Margaret, however, has no clue she's causing any internal combustion. But as she takes off her shawl and takes a seat in front of him, Thornton is drinking in every detail of her feminine appearance:
"... her full beauty met his eye; her round white flexile throat rising out of the full, yet lithe figure; her lips, moving so slightly as she spoke, not breaking the cold serene look of her face with any variation from the one lovely curve; her eyes, with their soft gloom, meeting his with quiet maiden freedom."
There's only so much that Gaskell can describe while staying within the confines of Victorian propriety, but with these well-chosen words I am imagining Thornton's gaze roving over Margaret's body in a way that is unmistakably sensual. He's watching her lips as she speaks and noticing her bare neck? Whew! But that's not all. If his eyes are sweeping up to notice her throat "rising out of the full, yet lithe figure," I think we can assume he hasn't missed surveying the ample curves found below the neck. Ahem.
Go ahead and read that passage again and visualize where Thornton's gaze is lingering. The physical attraction is potent.
Yet, it's not merely physical attraction that enchants him. The beauty he sees in her is tied to the qualities she exudes: self-possessed dignity, serene freedom, natural grace, gentle frankness, unshrinking self-confidence and strength. He seems to discern the essence of Margaret Hale in one short occasion. She's a rather amazing blend of both masculine and feminine natures. And Thornton is drawn to her expression of these qualities, so many of which he himself possesses and venerates.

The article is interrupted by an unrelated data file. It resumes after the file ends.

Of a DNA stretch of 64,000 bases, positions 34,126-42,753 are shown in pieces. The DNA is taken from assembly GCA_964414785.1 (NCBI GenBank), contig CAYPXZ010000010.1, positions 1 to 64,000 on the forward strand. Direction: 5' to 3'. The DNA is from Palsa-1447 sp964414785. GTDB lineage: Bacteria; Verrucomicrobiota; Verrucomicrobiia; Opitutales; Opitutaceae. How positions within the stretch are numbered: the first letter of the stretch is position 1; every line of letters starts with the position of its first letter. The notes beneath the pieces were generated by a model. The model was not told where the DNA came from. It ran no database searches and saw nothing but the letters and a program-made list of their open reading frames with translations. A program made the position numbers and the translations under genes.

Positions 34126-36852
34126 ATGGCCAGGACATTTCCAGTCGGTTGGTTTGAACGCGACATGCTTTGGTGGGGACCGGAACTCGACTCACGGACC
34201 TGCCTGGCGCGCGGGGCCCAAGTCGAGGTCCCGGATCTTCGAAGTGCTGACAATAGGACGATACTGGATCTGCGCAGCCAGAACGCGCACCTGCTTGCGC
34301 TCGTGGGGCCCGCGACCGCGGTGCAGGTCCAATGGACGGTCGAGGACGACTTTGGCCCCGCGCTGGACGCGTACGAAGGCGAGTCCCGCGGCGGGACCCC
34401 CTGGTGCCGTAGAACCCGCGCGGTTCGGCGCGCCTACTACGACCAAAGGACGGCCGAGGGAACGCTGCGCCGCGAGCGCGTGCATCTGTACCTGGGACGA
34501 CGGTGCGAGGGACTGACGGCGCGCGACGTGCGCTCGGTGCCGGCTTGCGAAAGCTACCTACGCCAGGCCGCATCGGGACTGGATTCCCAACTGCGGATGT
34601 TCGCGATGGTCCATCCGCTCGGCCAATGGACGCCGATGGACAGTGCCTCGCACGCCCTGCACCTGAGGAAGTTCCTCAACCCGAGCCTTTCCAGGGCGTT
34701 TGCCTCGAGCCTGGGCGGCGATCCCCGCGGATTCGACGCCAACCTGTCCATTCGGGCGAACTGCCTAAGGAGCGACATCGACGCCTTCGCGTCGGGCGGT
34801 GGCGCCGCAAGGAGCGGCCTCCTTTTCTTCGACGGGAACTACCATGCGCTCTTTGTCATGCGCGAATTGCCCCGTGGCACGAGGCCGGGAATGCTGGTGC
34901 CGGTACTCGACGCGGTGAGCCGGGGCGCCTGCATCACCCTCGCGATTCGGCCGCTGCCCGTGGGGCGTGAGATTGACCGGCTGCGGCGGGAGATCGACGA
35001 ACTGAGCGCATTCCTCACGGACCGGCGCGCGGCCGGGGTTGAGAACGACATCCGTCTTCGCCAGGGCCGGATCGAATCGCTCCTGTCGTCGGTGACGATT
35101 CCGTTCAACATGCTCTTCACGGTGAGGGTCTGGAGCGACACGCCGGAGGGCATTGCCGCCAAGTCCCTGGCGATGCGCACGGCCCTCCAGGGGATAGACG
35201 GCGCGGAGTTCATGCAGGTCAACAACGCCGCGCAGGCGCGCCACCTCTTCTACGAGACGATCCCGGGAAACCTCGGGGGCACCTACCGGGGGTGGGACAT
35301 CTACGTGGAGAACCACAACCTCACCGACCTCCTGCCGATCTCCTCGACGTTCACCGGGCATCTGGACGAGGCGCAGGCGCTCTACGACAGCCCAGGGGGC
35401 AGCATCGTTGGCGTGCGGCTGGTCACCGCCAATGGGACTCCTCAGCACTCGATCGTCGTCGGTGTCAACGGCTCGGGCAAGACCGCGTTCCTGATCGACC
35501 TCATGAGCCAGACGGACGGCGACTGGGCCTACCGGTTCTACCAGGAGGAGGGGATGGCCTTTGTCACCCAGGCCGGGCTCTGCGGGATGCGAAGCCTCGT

So how does this unexpected powerful attraction to a woman impact Thornton? He's thoroughly discombobulated. He can't formulate full sentences in response to Margaret's attempt to make conversation. He's irritated and mortified to recognize that "while he looked upon her with an admiration he could not repress, she looked upon him with proud indifference." He feels inadequate as a match for her and feels resentment rise at the thought that she must look down on him. And when it's time for him to leave, her respectful bow to him makes him feel "more awkward and self-conscious in every limb than he had ever done in all his life before."
I love that he exits that scene almost literally off-balance! Even walking is a new sensation when Margaret is in the room.
Can we, then, certify that Thornton has fallen in love at first sight? Well, let's see if we can tic the boxes on a few common elements of what falling in love often looks and feels like:
- Undeniable, strong physical attraction. √
- Vaulted admiration of character/qualities. √
- Feeling awkward, self-conscious, and unworthy. √
- Bumbling, stuttering like an idiot. √
Whether or not his feelings can actually can be called "love" after such a brief encounter, Thornton has all the symptoms of falling for Margaret at their very first encounter.
And it only gets worse from him as the story continues. Poor man.